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what resembled that very beautiful and little-known* poem of George Herbert, in which he describes symbolically to a friend, under the form of treacherous ill usage he had suspected, the religious processes by which a soul is weaned from the world. Taken as a whole, they most remind me of Lewti,' a joint poem by Coleridge and Wordsworth. The most obvious solution of the mystery would be, to suppose these fragments to have been copied from some obscure author: but, besides that no author could have remained obscure in this age of elaborate research, who had been capable of sighs, (for such I may call them,) drawn up from such well-like recesses of feeling, and expressed with such dithyrambic fervor and exquisite simplicity of language there was another testimony to their being the productions of him who owned the penmanship; which was, that some of the papers exhibited the whole process of creation and growth, such as erasures, substitutions, doubts expressed as to this and that form of expression, together with references backwards and forwards. Now, that the handwriting was my brother's, admitted of no doubt whatsoever. I now go on with his story. In 1800, my visit to Ireland, and visits to other places subsequently, separated me from him for above a year. In 1801, we were at very different schools: I in the highest class of a great public school — he at a very sequestered parsonage in a northern county. This situation, probably, fed and cherished his melancholy habits; for he had no society except that of a younger brother, who would give him no disturbance at all. The development of our national resources had not yet gone so far as absolutely to exterminate from the map of Eng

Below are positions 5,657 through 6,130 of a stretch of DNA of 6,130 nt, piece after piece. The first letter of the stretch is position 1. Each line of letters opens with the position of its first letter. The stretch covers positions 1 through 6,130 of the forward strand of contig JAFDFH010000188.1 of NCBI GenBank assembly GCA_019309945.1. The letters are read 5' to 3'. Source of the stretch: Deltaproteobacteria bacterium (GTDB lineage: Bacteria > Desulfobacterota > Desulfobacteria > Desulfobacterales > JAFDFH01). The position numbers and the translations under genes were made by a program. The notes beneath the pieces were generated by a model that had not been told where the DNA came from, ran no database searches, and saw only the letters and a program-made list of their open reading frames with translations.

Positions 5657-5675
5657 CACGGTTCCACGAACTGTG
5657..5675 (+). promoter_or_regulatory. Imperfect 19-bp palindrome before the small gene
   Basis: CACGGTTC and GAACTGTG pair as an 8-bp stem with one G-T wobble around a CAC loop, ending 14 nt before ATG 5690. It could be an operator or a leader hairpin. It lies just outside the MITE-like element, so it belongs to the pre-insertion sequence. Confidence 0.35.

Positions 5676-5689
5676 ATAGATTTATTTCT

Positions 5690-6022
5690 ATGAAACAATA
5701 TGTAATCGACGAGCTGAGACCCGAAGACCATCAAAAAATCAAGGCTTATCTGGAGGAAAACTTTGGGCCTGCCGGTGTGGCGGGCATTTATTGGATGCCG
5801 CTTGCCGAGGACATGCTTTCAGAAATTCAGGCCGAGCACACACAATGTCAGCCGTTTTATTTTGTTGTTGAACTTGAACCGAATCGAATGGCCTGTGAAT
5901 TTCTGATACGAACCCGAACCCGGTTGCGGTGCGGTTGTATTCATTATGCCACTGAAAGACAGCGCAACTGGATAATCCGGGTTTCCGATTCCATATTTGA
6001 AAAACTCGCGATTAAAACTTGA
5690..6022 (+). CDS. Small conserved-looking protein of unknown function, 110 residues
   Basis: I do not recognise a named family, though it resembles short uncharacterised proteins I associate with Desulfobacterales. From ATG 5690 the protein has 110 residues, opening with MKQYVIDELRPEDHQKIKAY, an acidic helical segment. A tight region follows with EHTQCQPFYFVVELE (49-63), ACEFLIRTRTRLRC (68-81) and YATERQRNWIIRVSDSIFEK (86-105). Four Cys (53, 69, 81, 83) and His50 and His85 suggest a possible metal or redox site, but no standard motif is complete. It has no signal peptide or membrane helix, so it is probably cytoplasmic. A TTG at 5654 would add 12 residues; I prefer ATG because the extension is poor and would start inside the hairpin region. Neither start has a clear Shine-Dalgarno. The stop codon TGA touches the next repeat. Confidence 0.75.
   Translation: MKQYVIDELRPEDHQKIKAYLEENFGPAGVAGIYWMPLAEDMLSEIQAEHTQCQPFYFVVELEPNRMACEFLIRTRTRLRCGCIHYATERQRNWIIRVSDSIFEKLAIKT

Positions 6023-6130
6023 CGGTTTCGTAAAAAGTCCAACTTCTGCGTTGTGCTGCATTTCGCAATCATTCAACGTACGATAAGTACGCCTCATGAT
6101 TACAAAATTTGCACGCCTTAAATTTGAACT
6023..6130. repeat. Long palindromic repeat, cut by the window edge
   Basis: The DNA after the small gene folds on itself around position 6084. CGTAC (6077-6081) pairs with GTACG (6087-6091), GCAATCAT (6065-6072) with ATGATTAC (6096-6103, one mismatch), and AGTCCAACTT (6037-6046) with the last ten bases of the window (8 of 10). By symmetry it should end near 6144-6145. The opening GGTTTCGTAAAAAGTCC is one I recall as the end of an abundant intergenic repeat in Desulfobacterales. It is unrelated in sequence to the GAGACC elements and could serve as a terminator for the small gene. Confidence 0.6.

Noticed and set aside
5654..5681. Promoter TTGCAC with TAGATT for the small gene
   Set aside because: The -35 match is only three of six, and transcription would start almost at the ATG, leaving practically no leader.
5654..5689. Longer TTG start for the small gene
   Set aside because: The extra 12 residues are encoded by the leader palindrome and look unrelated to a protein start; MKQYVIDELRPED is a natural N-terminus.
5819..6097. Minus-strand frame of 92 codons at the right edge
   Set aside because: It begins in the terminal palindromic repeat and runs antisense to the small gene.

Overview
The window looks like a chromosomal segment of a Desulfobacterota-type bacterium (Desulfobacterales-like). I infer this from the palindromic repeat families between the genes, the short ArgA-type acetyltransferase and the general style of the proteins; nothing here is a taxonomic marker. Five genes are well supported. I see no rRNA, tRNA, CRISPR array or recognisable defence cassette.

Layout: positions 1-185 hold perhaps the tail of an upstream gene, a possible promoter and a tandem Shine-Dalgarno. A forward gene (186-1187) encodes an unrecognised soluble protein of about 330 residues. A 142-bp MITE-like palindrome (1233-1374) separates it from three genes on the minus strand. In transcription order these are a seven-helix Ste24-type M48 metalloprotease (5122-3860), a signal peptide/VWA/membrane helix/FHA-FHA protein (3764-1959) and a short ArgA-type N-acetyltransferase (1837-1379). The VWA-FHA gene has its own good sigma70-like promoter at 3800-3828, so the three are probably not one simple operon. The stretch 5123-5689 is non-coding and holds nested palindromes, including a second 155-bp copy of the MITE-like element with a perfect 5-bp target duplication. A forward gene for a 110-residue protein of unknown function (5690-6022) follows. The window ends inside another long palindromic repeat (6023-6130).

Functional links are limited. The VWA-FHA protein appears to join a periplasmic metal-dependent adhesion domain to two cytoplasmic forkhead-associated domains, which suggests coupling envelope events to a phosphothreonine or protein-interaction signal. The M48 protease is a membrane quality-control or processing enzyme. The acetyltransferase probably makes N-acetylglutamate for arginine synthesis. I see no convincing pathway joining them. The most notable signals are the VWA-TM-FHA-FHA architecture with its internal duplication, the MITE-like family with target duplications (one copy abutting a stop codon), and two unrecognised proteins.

*This poem, from great admiration of its mother English, and to illustrate some ideas upon style, Mr. Coleridge republished in his Biographia Literaria.